Dick Fuld is a walking example of why every wealthy individual should be conversant with socionomics and Elliott Wave Theory. If he had spent some of that time on his corporate jet reading Socionomics: The Science and History of Social Prediction or any of the articles written about mass mood, he would know not to be suckered in by this false sense of optimism that the financial and political elites are feasting on right now.
Fuld thinks the danger has passed. He is being suckered by a Primary Wave 2 rally, in my opinion. When mood turns and the markets and news stories follow that mood down to depths of mass anger and fear unknown in our lifetimes, he will be wishing he had kept his damn mouth shut and praying that the mob will have forgotten his name:Reuters Exclusive: Fuld says being "dumped on" for Lehman failure
By Clare Baldwin, Jui Chakravorty and Jonathan Spicer
NEW YORK/KETCHUM, Idaho (Reuters) - "You don't have a gun; that's good."
That was how Richard Fuld greeted a Reuters reporter who had tracked him down to his country house in a bucolic setting beside a river and amid tree-covered slopes in Ketchum, Idaho last Friday.
The man vilified for the collapse of Lehman Brothers (LEHMQ.PK) almost a year ago, a failure that triggered the global economic crisis, seemed burdened but not crushed by the pressure of the upcoming anniversary.
Standing on his gravelly driveway wearing a black fleece vest, dark gray shorts and sandals, Fuld indicated he was torn about speaking out in his own defense, partly because of ongoing litigation but also because he felt the world was not ready to listen.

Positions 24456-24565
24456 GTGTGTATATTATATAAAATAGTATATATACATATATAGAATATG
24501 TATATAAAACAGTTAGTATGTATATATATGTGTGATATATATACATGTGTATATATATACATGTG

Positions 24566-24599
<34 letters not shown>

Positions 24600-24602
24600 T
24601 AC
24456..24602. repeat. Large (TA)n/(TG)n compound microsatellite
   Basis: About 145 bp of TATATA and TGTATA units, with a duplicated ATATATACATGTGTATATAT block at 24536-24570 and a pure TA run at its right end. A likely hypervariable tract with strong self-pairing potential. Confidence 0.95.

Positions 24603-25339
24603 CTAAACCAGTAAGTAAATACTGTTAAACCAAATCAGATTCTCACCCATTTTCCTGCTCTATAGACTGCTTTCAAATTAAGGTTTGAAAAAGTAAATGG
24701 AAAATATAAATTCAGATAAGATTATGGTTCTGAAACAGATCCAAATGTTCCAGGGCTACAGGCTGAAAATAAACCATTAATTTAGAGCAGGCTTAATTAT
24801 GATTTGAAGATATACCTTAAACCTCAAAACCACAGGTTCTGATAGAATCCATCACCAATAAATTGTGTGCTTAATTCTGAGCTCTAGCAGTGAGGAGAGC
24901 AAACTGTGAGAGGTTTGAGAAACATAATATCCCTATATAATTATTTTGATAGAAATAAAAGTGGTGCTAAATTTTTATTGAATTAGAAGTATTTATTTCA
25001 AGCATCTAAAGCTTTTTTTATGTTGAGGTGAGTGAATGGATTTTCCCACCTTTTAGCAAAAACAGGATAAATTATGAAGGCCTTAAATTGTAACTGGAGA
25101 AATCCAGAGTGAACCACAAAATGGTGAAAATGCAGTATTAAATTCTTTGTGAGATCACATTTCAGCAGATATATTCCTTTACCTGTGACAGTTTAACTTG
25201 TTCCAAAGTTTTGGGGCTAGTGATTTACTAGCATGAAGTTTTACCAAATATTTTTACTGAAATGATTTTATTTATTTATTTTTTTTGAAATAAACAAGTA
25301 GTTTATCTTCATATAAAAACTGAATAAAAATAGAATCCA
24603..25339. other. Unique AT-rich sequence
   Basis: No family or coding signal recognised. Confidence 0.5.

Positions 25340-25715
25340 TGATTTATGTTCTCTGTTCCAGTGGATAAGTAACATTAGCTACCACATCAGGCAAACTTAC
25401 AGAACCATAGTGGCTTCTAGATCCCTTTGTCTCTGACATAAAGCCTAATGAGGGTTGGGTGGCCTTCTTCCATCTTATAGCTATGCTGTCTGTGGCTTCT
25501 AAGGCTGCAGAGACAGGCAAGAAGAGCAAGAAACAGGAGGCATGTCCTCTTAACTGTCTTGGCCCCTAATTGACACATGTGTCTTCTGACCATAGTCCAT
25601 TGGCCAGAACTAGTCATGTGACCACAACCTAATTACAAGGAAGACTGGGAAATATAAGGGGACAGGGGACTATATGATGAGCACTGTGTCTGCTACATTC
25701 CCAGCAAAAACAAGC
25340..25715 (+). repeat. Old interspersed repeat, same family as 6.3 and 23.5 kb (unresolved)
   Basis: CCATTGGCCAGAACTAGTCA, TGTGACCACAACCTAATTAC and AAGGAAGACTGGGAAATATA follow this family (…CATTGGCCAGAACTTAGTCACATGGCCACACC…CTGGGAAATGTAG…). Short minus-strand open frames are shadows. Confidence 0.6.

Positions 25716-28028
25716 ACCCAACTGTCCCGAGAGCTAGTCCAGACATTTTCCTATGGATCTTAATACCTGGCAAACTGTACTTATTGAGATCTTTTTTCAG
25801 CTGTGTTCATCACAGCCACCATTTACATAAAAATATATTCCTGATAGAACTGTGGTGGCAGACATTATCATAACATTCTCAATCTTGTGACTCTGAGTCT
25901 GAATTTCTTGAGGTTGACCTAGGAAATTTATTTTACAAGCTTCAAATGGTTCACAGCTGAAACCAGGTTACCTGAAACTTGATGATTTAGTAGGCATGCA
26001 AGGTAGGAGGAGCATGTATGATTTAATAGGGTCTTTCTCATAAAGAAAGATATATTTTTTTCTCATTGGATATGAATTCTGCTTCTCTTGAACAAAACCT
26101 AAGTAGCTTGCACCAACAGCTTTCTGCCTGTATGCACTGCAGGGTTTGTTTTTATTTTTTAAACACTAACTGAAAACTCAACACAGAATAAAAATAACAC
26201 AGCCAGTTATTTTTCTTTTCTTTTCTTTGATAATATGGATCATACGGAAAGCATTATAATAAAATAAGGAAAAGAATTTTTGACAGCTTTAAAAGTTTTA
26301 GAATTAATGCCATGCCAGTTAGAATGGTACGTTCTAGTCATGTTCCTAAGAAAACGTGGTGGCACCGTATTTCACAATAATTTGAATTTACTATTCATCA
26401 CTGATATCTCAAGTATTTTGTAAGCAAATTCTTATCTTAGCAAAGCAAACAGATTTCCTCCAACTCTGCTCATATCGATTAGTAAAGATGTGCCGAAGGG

"You know what? The anniversary's coming up," he said. "I've been pummeled, I've been dumped on, and it's all going to happen again. I can handle it. You know what, let them line up..."
Fuld seems to "get it" in some ways. He mentions the gun and he talks about it not being to time discuss his efforts at Lehman. He obviously has some sense of timing and mood. But he gave in to vanity, gave in to the urge to get his story out and instead of politely telling the Reuters reporters to come in for some coffee and then go away, he started talking. Does he think anyone cares he now flies Delta back and forth to Greenwich? Good Lord, his plane tickets each week are probably more than the unemployment benefits a lot of people are living on right now - and whining about the government not bailing Lehman out is the height of mendacity. He is of a class of American that preached to the masses the benefits of free enterprise and limited government intervention in the economy and now he is whining that he didn't get a handout from Uncle Sugar. Idiot.
He has been made a symbol, an icon on which anger can be focused. His name is one of the many channels down which rivers of anger will continue to flow for a generation. It isn't fair, but the coming revolutionaries will say that the income he steered to his bank accounts wasn't fair in terms of his benefit to society. Whining about how you are treated does not go down well amongst a populace that is experiencing high unemployment and a rising sense of fear as they watch the foundations of their future prosperity crumble to dust.
Mr. Fuld, for your own safety, please be quiet. Your instincts to lay low were correct. Don't let this rally sucker you in to talking with the various media that cover this case.
And please, don't ever say something like: "I do believe at the end of the day that the good guys do win. I do believe that." It is the kind of quote can easily be brought up by the prosecution in closing arguments in a show trial.
Dick Fuld is a shining example of how not to handle the false optimism of a suckers rally. If you can learn anything from his job as poster child for the idiotic wealthy classes it is this - don't be a Dick...